The Solution

Enforcement resources

Enforcement resources

Enforcement

Implementing laws to criminalize the illicit trade in tobacco products is not effective without adequate enforcement and strict application of meaningful penalties. All too often, governments are not fully aware of the scale or consequences of the illicit cigarette trade and tackling the problem is not given sufficient priority.

A strategy for success

One company or even an industry alone cannot stop illicit trade. We need partners in government and law enforcement, and believe those efforts will be most successful if they are focused on the following:

  • Well-funded and fully staffed law enforcement teams, with a clear mandate to take action against illicit tobacco as a key government priority;
  • Transnational legal tools and mechanisms ensuring effective exchange of information between national law enforcement and judicial authorities to investigate, punish and deter cross-border trafficking;
  • Transparent implementation of the World Health Organization’s Framework Convention on Tobacco Control’s Protocol to Eliminate Illicit Trade in Tobacco Products, with the inclusion of true subject matter experts, such as members of the legal industry, tobacco farmers, law enforcement agencies, and Ministries of Justice and Finance;
  • Regulation of tobacco operations in Free Trade Zones (FTZs), starting with basic common-sense measures such as enhanced due diligence, annual licensing of tobacco operators, and the ban of cash payments above USD 10,000.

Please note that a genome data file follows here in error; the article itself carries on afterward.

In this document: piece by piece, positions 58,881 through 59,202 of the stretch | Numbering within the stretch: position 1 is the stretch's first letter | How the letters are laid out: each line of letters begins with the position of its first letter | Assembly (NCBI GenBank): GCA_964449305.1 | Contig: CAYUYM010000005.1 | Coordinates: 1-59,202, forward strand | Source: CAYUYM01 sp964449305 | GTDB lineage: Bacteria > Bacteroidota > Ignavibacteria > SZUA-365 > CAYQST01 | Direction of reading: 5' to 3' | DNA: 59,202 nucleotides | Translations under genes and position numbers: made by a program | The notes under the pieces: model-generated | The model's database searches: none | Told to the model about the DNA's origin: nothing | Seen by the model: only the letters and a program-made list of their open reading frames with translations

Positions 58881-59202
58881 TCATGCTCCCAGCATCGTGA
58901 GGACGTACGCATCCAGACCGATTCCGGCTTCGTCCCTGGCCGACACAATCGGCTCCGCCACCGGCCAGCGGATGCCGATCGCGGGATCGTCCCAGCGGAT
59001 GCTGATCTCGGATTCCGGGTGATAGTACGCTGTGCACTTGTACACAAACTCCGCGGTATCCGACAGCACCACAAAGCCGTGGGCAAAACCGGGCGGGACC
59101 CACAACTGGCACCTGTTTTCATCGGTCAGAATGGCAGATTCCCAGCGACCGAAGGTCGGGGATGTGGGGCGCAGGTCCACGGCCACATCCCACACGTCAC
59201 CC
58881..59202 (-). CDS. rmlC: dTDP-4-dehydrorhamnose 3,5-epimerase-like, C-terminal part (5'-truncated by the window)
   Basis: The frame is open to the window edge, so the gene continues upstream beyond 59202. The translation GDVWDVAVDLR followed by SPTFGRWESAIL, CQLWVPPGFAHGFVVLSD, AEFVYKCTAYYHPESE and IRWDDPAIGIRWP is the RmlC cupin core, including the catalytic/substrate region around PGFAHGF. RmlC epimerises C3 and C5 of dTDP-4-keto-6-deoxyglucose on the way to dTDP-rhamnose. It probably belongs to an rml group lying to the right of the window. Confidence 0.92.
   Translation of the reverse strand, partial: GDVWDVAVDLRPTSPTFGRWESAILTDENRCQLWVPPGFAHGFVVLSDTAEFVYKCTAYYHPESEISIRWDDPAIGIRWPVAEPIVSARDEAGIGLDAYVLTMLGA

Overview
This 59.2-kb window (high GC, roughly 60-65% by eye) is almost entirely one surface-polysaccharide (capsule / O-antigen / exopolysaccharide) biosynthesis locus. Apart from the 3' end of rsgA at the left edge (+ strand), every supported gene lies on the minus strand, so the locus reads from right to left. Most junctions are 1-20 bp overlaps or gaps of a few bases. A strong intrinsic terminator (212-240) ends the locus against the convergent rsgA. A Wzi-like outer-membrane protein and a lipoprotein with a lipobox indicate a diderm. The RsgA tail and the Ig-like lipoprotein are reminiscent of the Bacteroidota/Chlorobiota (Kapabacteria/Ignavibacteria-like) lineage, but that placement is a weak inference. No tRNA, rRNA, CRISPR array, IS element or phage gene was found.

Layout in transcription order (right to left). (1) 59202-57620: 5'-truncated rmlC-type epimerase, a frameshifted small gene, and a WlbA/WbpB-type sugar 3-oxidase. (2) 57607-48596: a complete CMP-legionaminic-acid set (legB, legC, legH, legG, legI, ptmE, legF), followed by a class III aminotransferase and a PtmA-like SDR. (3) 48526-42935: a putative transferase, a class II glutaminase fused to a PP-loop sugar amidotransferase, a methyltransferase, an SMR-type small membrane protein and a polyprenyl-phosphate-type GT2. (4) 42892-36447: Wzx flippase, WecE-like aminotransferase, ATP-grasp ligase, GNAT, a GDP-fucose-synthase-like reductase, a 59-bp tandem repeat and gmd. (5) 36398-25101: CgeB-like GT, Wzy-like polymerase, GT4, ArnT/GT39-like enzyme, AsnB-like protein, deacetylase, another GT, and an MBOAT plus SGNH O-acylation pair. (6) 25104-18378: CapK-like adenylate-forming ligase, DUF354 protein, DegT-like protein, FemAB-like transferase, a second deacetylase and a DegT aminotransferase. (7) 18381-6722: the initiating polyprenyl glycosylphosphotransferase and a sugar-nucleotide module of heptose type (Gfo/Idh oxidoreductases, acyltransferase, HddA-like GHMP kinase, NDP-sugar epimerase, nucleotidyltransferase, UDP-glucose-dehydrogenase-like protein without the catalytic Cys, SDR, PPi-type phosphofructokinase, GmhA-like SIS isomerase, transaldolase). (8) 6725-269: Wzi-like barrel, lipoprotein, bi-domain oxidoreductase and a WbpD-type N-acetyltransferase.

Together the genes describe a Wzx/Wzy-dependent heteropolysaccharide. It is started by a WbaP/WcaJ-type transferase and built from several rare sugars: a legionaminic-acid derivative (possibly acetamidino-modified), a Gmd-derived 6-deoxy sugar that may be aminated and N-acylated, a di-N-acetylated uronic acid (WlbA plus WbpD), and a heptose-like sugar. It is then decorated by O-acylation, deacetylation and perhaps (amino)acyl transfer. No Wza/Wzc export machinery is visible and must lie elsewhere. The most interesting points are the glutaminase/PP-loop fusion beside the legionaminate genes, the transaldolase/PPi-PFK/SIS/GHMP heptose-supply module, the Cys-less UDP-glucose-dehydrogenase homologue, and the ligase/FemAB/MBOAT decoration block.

• A policy framework that regulates the legal supply chain and severely penalizes those involved in illicit trade;
  • Properly trained officers who are knowledgeable about the issue and with the right tools, such as container scanners, mobile scanners for trucks and sniffer dogs;
  • Clear ethics policies and fair compensation for enforcement authorities to overcome corruption;
  • Funding intelligence efforts, enabling law enforcement to investigate criminal networks;
  • Deterrent legislation, such as asset forfeiture laws and laws that provide for deterrent prison sentences for convicted illicit tobacco traders; and
  • Public-private partnerships with the legitimate industry.

When enforcement works

Experience in a number of countries has shown that aggressive, well-funded enforcement combined with strong legal deterrents can make a significant impact. In 2013, increased law enforcement actions in Italy by the Finance Police resulted in over 250 arrests, the closure of 23 illegal warehouses and the shuttering of several illegal retailers. The results speak for themselves, with the level of illicit trade (non-domestic) dropping from 11.4% in the fourth quarter of 2012 to 5.2% in the same period of 2013.

Similarly, an integrated anti-contraband strategy by the UK’s HMRC has delivered results. According to Priti Patel, former Exchequer Secretary to the Treasury:

Since 2000, when Her Majesty’s Customs & Excise [HMRC] introduced its first strategy to tackle illicit tobacco, the progress in the fight against tobacco smuggling has been considerable. The size of the illicit cigarettes market has been halved and the illicit market for hand-rolling tobacco has reduced by a third. More than 26 billion cigarettes and 4,300 tonnes of hand-rolling tobacco have been seized. There have been more than 4,000 criminal prosecutions for tobacco offences. We have achieved a lot, but even this reduced illicit market still costs the taxpayer over £2 billion a year in lost revenues.